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A Case Study: Imitate Jesus or Machiavelli?

Your dream job becomes available. The night before the crucial interview, you sit down to polish your résumé. You remember reading on the Web that seven out of ten people embellish or lie on their résumés. Should you? What ethical standard should guide you in your decision?

As you sit in front of your computer; you look over at two wristbands you've recently bought. Each has four letters imprinted on it. The first reads, "WWJD." This band reminds you that when writing your résumé you should ask the question "What would Jesus do?" The answer is obvious: Jesus would strongly advise you not to lie on the résumé.

The second wristband …. reads "WWMD"—or "What would Machiavelli do?" Machiavelli was a 16th century political strategist who advocated deceit and manipulation in order to get ahead. He was ruthless in his pursuit of power and his name is synonymous with the phrase "The ends justify the means."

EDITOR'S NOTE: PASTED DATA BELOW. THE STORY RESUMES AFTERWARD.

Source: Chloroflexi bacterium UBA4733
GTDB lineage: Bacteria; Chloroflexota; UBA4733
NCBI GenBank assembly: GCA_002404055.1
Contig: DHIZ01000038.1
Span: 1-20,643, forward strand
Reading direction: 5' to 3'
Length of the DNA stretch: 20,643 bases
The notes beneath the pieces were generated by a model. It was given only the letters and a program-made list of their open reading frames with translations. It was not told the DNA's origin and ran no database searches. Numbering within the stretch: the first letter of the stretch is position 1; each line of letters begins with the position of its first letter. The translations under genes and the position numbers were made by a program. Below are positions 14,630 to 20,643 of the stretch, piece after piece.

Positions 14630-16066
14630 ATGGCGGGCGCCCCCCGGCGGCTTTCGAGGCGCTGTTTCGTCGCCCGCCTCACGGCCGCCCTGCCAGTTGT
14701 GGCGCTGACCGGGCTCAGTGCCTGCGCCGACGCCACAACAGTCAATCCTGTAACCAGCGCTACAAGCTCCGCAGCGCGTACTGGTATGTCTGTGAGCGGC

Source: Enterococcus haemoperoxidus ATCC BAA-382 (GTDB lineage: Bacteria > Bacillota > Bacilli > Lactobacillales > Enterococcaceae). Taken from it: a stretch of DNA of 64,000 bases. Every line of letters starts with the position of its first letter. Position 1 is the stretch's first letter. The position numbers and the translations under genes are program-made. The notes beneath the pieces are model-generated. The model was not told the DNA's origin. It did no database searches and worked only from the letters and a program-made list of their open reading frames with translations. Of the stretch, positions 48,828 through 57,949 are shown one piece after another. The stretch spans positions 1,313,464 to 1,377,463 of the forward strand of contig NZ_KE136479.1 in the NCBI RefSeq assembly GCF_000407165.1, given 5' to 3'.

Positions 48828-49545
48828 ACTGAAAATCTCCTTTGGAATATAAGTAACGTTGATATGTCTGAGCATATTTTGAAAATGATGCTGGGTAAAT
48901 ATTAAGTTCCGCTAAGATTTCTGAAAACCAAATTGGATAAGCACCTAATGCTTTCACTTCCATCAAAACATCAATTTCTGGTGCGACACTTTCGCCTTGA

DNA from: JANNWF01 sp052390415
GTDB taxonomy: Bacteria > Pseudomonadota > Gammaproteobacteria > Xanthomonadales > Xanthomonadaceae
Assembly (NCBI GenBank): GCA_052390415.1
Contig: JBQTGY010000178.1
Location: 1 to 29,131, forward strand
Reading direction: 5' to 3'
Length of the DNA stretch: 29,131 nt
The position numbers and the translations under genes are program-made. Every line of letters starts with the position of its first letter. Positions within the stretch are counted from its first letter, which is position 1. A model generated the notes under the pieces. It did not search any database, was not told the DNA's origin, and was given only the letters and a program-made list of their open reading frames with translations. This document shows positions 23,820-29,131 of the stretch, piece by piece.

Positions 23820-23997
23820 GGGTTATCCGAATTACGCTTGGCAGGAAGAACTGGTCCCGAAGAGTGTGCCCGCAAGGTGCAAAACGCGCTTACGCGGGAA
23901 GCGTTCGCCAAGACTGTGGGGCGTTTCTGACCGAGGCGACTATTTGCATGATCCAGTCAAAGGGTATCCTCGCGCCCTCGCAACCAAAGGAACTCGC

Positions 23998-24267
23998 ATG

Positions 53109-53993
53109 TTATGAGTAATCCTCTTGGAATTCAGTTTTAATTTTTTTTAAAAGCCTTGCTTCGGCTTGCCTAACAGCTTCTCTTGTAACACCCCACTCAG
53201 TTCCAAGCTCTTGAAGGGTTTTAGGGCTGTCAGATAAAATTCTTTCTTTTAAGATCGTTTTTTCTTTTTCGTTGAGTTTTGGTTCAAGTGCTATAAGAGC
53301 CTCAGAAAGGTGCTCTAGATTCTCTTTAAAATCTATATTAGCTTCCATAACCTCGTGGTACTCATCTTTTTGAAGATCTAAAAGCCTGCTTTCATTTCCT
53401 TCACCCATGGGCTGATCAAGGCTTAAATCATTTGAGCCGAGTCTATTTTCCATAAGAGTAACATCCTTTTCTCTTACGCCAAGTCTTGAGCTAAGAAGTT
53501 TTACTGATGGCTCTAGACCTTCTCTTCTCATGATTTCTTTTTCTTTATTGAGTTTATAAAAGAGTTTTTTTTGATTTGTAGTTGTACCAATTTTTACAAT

In his bestselling book What Would Machiavelli Do? The Ends Justify the Meanness, Stanley Bing uses Machiavelli's insight to advise up-and-coming business leaders. Bing's chapter headings reflect how Machiavelli would move up the corporate ladder.

  • He would fire his own mother if necessary.
  • He would be proud of his cruelty and see it as a strength.
  • He would make you fear for your life.
  • He would feast on other people's discord.

Machiavelli's view of lying is particularly helpful in writing your résumé: Those who do not lie do not succeed, and therefore remain unknown. Machiavelli's advice concerning your résumé is clear: lie, lie, lie!

It's getting late and your résumé still isn't finished. How do you decide? Is it WWJD or WWMD?

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